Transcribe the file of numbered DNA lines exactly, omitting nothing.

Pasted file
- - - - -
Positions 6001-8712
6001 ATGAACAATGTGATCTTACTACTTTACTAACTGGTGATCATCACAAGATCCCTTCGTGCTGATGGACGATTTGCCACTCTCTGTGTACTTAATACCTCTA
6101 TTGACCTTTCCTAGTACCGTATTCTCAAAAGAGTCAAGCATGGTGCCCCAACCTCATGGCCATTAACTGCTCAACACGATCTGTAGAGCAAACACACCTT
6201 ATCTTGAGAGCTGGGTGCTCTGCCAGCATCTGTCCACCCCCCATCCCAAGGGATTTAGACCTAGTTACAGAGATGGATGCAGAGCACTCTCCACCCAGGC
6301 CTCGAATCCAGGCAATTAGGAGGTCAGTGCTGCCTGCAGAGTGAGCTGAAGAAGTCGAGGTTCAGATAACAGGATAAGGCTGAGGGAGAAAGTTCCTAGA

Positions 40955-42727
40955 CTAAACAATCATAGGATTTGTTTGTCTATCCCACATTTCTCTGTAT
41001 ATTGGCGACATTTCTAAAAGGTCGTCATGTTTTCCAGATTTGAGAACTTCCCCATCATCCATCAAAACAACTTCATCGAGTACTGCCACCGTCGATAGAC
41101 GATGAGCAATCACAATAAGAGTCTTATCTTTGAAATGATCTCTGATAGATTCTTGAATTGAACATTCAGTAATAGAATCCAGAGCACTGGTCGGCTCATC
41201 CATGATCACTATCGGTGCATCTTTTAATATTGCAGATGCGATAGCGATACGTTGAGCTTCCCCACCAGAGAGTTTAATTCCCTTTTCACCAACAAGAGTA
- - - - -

Positions 6001-8712
6001 ATGAACAATGTGATCTTACTACTTTACTAACTGGTGATCATCACAAGATCCCTTCGTGCTGATGGACGATTTGCCACTCTCTGTGTACTTAATACCTCTA
6101 TTGACCTTTCCTAGTACCGTATTCTCAAAAGAGTCAAGCATGGTGCCCCAACCTCATGGCCATTAACTGCTCAACACGATCTGTAGAGCAAACACACCTT
6201 ATCTTGAGAGCTGGGTGCTCTGCCAGCATCTGTCCACCCCCCATCCCAAGGGATTTAGACCTAGTTACAGAGATGGATGCAGAGCACTCTCCACCCAGGC
6301 CTCGAATCCAGGCAATTAGGAGGTCAGTGCTGCCTGCAGAGTGAGCTGAAGAAGTCGAGGTTCAGATAACAGGATAAGGCTGAGGGAGAAAGTTCCTAGA

Positions 40955-42727
40955 CTAAACAATCATAGGATTTGTTTGTCTATCCCACATTTCTCTGTAT
41001 ATTGGCGACATTTCTAAAAGGTCGTCATGTTTTCCAGATTTGAGAACTTCCCCATCATCCATCAAAACAACTTCATCGAGTACTGCCACCGTCGATAGAC
41101 GATGAGCAATCACAATAAGAGTCTTATCTTTGAAATGATCTCTGATAGATTCTTGAATTGAACATTCAGTAATAGAATCCAGAGCACTGGTCGGCTCATC
41201 CATGATCACTATCGGTGCATCTTTTAATATTGCAGATGCGATAGCGATACGTTGAGCTTCCCCACCAGAGAGTTTAATTCCCTTTTCACCAACAAGAGTA